Nonetheless, news clips of protests circulating the one percent, crime-rates, and low-income communities become evidence for a night of purging the hatred they’ve manifested for the system in which they reside. It begins discussions that were surprising to hear from a franchise that has attempted to be an original philosophically based horror movie, a straight up action movie, and a supposed commentary on the presidential election. The conversations encircling the ideas of low-income, minority-populated communities being the guinea pigs for the rest of America feels somewhat authentic with the amount of racial tensions and believed stereotypes in our current cultural climate, but it all feels like a fear-mongering technique attempting to show us the course of our nation's future.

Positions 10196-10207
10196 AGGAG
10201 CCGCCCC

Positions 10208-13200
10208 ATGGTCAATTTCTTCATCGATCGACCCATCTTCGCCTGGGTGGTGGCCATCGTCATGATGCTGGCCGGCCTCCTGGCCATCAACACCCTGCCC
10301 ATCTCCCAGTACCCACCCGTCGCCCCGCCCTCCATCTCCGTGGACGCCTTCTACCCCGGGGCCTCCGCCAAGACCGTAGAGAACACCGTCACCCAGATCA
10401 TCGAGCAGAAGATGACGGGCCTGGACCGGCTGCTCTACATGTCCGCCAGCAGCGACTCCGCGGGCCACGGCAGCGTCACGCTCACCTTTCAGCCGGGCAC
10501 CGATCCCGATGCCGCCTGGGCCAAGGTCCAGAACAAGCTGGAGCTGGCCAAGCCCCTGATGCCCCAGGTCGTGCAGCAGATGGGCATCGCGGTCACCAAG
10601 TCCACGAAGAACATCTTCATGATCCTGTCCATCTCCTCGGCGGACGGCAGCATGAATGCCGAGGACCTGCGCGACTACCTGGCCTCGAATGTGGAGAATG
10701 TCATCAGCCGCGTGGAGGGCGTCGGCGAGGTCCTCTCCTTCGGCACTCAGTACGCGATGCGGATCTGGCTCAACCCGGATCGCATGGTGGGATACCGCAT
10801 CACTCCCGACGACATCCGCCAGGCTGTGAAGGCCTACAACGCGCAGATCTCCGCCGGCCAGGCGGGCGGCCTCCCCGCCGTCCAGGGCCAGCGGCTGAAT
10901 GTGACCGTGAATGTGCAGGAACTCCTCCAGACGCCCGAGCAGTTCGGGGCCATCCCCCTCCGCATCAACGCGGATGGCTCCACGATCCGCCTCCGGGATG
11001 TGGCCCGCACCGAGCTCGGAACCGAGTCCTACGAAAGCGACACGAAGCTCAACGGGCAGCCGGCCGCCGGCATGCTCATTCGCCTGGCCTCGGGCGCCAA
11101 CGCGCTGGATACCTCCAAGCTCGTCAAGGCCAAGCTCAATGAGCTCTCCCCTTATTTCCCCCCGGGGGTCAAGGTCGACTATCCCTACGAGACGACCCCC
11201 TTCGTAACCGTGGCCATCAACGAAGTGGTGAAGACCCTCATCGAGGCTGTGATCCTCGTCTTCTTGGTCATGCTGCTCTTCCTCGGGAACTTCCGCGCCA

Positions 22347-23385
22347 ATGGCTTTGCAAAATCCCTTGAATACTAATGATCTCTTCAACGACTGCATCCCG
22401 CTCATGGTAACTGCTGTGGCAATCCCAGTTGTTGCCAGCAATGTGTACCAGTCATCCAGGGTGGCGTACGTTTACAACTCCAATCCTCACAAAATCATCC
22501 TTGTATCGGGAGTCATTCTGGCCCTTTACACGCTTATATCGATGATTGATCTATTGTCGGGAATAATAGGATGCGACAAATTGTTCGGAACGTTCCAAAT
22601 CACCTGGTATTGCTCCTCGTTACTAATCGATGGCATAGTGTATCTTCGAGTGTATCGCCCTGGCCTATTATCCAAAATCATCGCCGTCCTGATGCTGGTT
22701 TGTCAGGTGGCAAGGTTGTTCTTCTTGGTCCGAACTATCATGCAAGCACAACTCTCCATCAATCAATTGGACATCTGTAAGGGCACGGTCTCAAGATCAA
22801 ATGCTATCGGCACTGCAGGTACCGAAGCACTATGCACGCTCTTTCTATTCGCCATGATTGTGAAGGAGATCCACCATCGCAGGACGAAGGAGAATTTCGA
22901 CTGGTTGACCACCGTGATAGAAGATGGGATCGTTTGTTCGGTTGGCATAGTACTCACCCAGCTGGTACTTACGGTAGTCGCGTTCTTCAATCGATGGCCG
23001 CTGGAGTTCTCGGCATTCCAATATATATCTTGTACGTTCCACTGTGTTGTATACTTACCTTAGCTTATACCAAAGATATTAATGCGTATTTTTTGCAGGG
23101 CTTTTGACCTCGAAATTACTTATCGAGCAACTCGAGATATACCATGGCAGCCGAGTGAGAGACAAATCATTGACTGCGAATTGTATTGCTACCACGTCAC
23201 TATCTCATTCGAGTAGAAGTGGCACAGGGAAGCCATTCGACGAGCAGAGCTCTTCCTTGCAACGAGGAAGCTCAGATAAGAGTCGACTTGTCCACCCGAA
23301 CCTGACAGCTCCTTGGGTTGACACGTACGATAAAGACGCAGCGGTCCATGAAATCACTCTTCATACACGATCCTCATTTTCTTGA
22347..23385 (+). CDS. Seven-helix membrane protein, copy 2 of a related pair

For those of us who like to maintain a level-head and listen to our oppositions to manifest solutions instead of continuing this cycle of division, these moments will feel painfully obvious, like a hole in the wall is attempting to be hidden with duck tape. The inherent racial targeting of it all sounds believable, acting like an alt-right conservatives wet dream. With an intoxicated political system and the poisoned electorate, power has been given to those ideologies we once deemed as lunacy.
The film does offer some more buyable socio-political commentary by painting its local neighborhood gang boss as someone who stands for the community but has done it in a way that fabricates far more trouble than he intended. Our main character, Nya (Lex Scott Davis), confronts this man, Dmitri (Y’lan Noel), in a scene that discusses how he hurts this community 364 days a year while this purge only affects one day a year. It’s a touching scene speaking on the dangers of choosing a gang lifestyle while displaying the hardships that can influence someone to make that decision.